plants for soft water

Discussion in 'Plant Help' started by Lozbug, 15 Oct 2007.

  1. Lozbug

    Lozbug Member

    Messages:
    211
    I’ve had a peruse through 'plantsalive' trying to find plants suitable for soft water. Matt recommended crypt’s (I think it was?) so any other recommendations?

    Ta.v.much

    L
     
  2. Ed Seeley

    Ed Seeley Member

    Messages:
    3,262
    Location:
    Nottingham
    Aside from Vallis and Elodea/Egeria I don't think there's much that won't thrive in soft water! I have lots of Swords, crypts, Nymphaea/Nuphar, Java ferns and various mosses all thriving in very soft water. As for stems I find Rotala wallichi, Myaca and cabomba thrive, but I'm sure most stems would too, I'm just not that interested in them, too much work!
     
  3. Dave Spencer

    Dave Spencer Member

    Messages:
    1,389
    Location:
    N. Wales
    I have very soft water and have grown quite a few different types of plants. I haven`t yet come across a stem that hasn`t thrived in my soft water.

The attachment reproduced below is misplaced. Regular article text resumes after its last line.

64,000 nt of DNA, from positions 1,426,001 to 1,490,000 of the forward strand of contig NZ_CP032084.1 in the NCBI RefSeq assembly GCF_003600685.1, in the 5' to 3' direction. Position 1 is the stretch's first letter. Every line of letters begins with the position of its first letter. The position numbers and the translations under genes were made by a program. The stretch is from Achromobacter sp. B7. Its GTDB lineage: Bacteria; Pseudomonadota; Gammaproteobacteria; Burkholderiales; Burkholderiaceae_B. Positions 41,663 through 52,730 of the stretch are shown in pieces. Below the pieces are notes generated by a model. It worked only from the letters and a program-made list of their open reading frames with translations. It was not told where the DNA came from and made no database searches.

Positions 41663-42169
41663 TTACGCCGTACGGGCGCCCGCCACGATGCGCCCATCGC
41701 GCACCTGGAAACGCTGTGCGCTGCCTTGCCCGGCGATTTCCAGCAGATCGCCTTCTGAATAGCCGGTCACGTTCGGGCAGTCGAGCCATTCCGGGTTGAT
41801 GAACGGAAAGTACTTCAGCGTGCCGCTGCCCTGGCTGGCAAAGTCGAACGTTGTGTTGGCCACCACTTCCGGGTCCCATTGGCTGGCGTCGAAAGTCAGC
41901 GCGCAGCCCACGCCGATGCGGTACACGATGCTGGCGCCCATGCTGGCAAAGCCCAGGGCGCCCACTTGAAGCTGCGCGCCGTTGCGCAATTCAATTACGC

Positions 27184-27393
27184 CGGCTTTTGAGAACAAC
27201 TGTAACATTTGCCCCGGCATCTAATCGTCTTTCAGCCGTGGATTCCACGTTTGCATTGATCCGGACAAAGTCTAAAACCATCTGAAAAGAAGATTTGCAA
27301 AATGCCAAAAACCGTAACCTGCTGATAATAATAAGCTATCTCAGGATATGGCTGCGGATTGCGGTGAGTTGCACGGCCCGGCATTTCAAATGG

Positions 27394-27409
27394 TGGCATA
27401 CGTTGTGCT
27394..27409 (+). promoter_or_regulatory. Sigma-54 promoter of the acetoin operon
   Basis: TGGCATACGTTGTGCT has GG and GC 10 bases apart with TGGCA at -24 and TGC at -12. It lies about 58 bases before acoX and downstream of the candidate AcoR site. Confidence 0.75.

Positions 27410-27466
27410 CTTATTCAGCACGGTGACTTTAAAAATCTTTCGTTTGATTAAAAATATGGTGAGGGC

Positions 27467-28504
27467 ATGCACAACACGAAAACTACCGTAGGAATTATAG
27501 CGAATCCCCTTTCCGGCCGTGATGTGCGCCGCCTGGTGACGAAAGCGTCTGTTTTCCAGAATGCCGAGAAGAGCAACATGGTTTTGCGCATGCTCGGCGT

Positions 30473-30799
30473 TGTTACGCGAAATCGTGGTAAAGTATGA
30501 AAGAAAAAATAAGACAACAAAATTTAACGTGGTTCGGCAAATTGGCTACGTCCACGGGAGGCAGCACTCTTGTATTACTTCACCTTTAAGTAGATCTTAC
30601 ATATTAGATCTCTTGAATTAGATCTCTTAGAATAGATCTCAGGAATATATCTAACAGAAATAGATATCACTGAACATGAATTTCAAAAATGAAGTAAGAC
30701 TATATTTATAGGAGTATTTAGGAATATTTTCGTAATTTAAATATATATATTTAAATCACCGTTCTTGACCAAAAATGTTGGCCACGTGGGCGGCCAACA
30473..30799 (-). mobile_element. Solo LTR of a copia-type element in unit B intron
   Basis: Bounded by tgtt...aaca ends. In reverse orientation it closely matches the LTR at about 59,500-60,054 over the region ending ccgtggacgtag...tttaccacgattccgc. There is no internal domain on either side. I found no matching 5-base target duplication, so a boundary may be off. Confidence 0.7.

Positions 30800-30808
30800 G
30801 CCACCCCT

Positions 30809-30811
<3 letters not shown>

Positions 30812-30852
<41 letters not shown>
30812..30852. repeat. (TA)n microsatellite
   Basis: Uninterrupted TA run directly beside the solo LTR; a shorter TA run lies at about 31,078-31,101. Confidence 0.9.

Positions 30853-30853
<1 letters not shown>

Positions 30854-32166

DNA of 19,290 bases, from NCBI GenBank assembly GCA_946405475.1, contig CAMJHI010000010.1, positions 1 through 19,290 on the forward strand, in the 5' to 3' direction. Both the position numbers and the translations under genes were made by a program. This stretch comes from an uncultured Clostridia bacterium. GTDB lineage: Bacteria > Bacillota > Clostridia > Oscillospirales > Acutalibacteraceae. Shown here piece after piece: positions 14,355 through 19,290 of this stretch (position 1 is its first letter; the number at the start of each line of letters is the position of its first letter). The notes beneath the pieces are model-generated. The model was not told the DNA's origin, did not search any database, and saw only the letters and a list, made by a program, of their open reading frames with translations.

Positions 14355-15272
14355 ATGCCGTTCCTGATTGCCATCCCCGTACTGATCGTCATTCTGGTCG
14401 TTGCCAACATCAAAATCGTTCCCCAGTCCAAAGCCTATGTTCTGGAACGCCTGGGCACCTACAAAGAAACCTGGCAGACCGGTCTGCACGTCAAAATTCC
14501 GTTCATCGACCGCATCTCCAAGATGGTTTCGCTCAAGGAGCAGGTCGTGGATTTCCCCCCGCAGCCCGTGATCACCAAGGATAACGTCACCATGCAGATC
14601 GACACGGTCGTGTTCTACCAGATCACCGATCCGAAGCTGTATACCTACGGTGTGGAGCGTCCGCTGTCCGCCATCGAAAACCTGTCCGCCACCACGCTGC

I did struggle with Vallis at first, but it did adapt and start to show really good growth.

    Dave.
     
  4. Lozbug

    Lozbug Member

    Messages:
    211
    Yeh vallis was the main one I kept trying and failing with (least I know why now!) George said about adding bicarb. I’ve not done this before, but can do.... and may try in just a plant set-up, no fish, just till I’m comfortable with adding things lol

    But I reckon id rather just have suited plants. Thinking it maybe easier just have a list of 'non suitable' hehe.

    Well, thanks guys! I shall keep on deciding what i'm after - like a child in a sweet shop this!
    :)
     
  5. andy

    andy Member

    Messages:
    261
    Location:
    Lewes, East Sussex
    It would obviously depend on what your lighting is, whether CO2 was added and what substrate you have but i would suggest rotala indica, hetranthera zosterifolia, crypts, and maybe worth trying some blyxa japonica.

    Andy
     
  6. George Farmer

    George Farmer Founder Staff Member

    Messages:
    7,089
    Location:
    Cambridgeshire
    Light and nutrients are more important than hardness.

    Concentrate on these and you'll be able to grow almost anything.
     

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